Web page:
Hebrew Highlights 110 Passover 4


Shalom, this is Yuval Shomron, coming to you from Jerusalem.



DEU 16:1-8 "Observe the month of Abib and celebrate the Passover to the Lord your God, for in the month of Abib the Lord your God brought you out of Egypt by night.  "And you shall sacrifice the Passover to the Lord your God from the flock and the herd, in the place where the Lord chooses to establish His name.  "You shall not eat leavened bread with it; seven days you shall eat with it unleavened bread, the bread of affliction (for you came out of the land of Egypt in haste), in order that you may remember all the days of your life the day when you came out of the land of Egypt.  "For seven days no leaven shall be seen with you in all your territory, and none of the flesh which you sacrifice on the evening of the first day shall remain overnight until morning.  "You are not allowed to sacrifice the Passover in any of your towns which the Lord your God is giving you; but at the place where the Lord your God chooses to establish His name, you shall sacrifice the Passover in the evening at sunset, at the time that you came out of Egypt.  "And you shall cook and eat it in the place which the Lord your God chooses. And in the morning you are to return to your tents.  "Six days you shall eat unleavened bread, and on the seventh day there shall be a solemn assembly to the Lord your God; you shall do no work on it.”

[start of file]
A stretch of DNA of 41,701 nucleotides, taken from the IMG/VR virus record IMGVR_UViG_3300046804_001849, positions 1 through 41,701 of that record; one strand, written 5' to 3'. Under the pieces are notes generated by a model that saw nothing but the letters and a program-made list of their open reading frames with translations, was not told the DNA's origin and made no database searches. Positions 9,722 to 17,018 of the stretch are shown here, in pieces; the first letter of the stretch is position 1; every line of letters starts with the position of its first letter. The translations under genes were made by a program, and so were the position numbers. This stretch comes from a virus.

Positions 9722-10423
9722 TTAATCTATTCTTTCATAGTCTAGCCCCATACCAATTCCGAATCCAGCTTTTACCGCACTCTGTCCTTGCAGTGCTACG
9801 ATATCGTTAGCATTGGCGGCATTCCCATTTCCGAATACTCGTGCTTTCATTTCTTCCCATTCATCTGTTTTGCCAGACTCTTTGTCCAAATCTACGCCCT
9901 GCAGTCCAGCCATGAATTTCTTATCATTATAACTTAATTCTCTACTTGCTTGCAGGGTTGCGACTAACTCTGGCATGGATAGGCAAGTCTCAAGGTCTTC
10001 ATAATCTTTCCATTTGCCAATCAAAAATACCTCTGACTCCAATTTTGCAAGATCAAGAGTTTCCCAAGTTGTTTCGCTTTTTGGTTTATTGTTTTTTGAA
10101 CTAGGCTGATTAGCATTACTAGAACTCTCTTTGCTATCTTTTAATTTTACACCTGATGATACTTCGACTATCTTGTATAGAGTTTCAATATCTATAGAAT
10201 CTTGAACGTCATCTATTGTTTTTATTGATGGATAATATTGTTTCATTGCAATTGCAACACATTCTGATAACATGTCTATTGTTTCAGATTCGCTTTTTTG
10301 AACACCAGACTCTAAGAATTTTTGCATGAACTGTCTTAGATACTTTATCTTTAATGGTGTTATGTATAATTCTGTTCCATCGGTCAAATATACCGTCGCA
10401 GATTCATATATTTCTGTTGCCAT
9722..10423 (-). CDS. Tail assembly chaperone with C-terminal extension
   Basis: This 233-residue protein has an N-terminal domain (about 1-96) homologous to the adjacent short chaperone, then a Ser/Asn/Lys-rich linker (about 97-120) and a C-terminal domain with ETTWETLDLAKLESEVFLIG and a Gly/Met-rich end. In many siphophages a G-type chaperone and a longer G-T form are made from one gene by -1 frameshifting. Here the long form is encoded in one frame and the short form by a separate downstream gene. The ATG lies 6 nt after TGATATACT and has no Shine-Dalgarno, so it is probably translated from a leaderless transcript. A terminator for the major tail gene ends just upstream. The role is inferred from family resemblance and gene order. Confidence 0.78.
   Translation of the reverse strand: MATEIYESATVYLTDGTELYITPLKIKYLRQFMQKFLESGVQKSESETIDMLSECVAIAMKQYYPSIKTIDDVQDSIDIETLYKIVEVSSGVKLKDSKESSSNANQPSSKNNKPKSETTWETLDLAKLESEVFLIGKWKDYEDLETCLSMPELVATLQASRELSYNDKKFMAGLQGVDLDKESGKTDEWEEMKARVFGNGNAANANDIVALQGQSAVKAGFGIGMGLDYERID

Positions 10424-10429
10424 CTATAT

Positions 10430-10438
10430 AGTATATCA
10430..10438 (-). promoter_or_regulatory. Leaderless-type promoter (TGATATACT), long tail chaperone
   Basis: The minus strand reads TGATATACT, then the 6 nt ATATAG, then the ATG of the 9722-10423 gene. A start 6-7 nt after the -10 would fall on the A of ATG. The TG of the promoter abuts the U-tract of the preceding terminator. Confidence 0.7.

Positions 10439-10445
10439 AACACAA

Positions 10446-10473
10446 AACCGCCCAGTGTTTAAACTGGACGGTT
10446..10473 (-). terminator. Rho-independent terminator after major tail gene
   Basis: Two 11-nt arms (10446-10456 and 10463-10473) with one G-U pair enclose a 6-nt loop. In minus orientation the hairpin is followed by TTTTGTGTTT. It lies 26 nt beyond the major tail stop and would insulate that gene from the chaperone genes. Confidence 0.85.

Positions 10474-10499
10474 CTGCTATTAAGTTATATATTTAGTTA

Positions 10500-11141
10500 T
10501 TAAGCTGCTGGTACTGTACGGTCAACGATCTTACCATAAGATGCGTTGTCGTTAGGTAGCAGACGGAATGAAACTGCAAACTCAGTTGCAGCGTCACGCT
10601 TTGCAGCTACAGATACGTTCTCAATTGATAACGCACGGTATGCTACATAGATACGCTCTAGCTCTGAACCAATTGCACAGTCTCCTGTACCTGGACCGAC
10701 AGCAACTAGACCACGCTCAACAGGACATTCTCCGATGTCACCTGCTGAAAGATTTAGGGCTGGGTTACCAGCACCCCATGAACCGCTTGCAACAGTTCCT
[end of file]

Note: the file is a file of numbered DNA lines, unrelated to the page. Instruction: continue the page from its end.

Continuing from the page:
When we celebrate the Passover today, one of the statements recited is “each person should see themselves as having come out of Egypt”.  In other words, as we keep this feast throughout the generations, we should remember that the redemption provided for our ancestors in Egypt affected us as well.  Physically speaking, we may still be speaking Arabic if the miracle of Passover had not taken place.  Spiritually, we have been set free from the bonds of slavery, and brought into the land of promise.


Yet interestingly, there will come a day, and it is upon us already,  when we have an even bigger miracle to celebrate.  Let’s look at it together.


JER 16:14-16, "Therefore behold, days are coming," declares the Lord, "when it will no longer be said, 'As the Lord lives, who brought up the sons of Israel out of the land of Egypt,' but,' As the Lord lives, who brought up the sons of Israel from the land of the north and from all the countries where He had banished them.' For I will restore them to their own land which I gave to their fathers.  "Behold, I am going to send for many fishermen," declares the Lord, "and they will fish for them; and afterwards I shall send for many hunters, and they will hunt them from every mountain and every hill, and from the clefts of the rocks.”


This year at our Passover table, were seated a number of new immigrants from the former Soviet block countries, as well as Americans and one Swede.  Every person’s story is miraculous, and individually speaks of God’s plan for each and every soul.